Anyone with a great nanny will tell you that they are like part of the family. They not only bond with the kids under their care, they have a close relationship with the parents too. Well, one New York City couple is accused of trying to take that nanny-family bond to a disturbing new level.
According to the New York Post, a rich financier's wife was having trouble conceiving another child, so she offered her nanny $30,000 to donate her eggs. The nanny was so put off by the incident, she quit and the story has raised a lot of eyebrows. Some are even outraged that this woman would cross that line and ask for something so inappropriate. But I beg to differ. I don't think this woman, who is struggling with infertility, did anything wrong.
When the mom first approached the caregiver, identified as a 25-year-old, blue-eyed English woman with a bachelor's degree named Elizabeth, she said she wanted to discuss a "delicate matter." The nanny assumed it had something to do with the family's 14-year-old son, but her employee went on to say, "You know how we've been trying for a baby, and we've been having some issues? We wondered if you would mind donating your eggs."
Elizabeth, who already earned a whopping $100,000 a year, says she politely declined. "I called on my British wit and made a joke about whether she wanted them 'scrambled or fried,'" she said. Her boss responded with "a somewhat weak" smile. "It's freaky to think they wanted me to continue working for them and raise what would have been my own child," she added. If she had donated and then stayed on with the family, she would have essentially been taking care of her own biological child, who would call someone else mom and think of her as an employee. Indeed, that would have been bizarre.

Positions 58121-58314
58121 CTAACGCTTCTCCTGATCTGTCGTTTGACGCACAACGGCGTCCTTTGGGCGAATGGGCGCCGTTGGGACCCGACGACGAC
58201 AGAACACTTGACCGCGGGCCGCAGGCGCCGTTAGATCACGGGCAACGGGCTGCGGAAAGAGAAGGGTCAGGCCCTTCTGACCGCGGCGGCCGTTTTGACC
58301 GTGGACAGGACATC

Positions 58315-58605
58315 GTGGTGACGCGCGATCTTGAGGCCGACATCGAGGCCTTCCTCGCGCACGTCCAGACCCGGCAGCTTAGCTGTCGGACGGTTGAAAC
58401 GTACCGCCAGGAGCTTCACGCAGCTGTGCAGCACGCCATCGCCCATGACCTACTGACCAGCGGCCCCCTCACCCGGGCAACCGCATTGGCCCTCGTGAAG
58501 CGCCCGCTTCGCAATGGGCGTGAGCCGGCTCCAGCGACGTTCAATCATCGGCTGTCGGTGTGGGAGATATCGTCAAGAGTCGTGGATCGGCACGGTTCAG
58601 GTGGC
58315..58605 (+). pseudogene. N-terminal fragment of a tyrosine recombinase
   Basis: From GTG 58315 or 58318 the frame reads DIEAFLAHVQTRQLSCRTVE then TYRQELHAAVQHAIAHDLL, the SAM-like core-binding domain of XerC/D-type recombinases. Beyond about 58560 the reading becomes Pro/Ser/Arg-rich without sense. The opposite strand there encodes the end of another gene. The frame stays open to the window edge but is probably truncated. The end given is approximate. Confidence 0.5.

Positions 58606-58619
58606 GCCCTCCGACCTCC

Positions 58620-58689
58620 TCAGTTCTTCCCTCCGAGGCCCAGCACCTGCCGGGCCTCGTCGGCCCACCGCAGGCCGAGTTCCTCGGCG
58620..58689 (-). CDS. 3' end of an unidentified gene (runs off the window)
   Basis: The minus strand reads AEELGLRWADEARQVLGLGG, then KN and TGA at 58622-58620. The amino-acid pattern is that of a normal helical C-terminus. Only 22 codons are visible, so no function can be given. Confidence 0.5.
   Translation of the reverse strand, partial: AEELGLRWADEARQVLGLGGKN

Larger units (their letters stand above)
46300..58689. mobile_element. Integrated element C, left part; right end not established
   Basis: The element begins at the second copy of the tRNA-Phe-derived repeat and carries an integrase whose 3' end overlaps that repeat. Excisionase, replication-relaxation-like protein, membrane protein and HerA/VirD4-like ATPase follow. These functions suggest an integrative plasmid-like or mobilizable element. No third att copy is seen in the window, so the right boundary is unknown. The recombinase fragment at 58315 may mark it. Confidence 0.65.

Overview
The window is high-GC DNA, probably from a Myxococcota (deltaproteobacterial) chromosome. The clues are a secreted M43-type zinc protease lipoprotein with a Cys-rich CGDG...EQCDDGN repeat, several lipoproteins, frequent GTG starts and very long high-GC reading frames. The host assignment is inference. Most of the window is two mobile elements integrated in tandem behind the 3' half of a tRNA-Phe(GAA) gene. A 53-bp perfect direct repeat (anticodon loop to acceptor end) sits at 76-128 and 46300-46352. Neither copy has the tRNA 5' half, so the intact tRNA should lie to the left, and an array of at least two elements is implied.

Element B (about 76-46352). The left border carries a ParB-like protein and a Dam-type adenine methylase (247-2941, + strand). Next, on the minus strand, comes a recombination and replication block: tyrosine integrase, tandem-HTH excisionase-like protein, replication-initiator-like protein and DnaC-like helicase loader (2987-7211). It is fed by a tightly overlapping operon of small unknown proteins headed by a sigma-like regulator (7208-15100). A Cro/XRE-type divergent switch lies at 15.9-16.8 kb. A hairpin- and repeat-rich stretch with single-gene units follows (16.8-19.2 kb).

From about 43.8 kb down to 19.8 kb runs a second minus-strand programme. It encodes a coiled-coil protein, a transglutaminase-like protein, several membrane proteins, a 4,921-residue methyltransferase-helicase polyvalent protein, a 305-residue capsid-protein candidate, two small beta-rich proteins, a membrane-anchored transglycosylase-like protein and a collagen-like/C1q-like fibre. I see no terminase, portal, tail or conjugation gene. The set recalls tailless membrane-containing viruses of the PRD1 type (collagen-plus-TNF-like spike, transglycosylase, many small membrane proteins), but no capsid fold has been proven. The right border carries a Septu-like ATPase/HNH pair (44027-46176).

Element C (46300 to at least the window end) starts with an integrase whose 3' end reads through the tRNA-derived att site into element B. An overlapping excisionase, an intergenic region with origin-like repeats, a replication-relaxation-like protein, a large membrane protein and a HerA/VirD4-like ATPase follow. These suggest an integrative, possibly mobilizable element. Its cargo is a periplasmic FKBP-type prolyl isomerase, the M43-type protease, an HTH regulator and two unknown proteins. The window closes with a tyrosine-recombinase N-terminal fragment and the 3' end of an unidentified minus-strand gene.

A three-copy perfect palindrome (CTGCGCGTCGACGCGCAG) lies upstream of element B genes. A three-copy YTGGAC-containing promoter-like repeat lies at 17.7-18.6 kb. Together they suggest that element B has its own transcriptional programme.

There is no disputing that it is an odd situation, but I get why these parents asked her to donate her eggs. I would even go as far as to say this mom did the right thing, the responsible thing. Most people don’t know their donors. Typically, they have to rely on a questionnaire/medical history that may not even be truthful. In this case, they know Elizabeth's background. They know what kind of person she is, her ethics, her lifestyle, her health status. Those are all very important factors when you think about half your baby's genetic material.
And I doubt this was an easy thing to even ask. There is a lot of emotional pain and humiliation when it comes to fertility problems. I bet it took a great deal of courage. But these parents wanted to give their baby the best -- starting from conception. And here was a college-educated, presumably intelligent, decent woman that could make their baby dreams come true.
Going to someone they knew and trusted makes sense to me. Of course, I completely understand how it would make Elizabeth uncomfortable. It is a strange request from someone you work for, but I don't think her employees did anything wrong. And they seemed to have parted on good terms. Elizabeth still lists that family as a reference.
Do you think this mom's request was out of line?
Image via Steve A Johnson/Flickr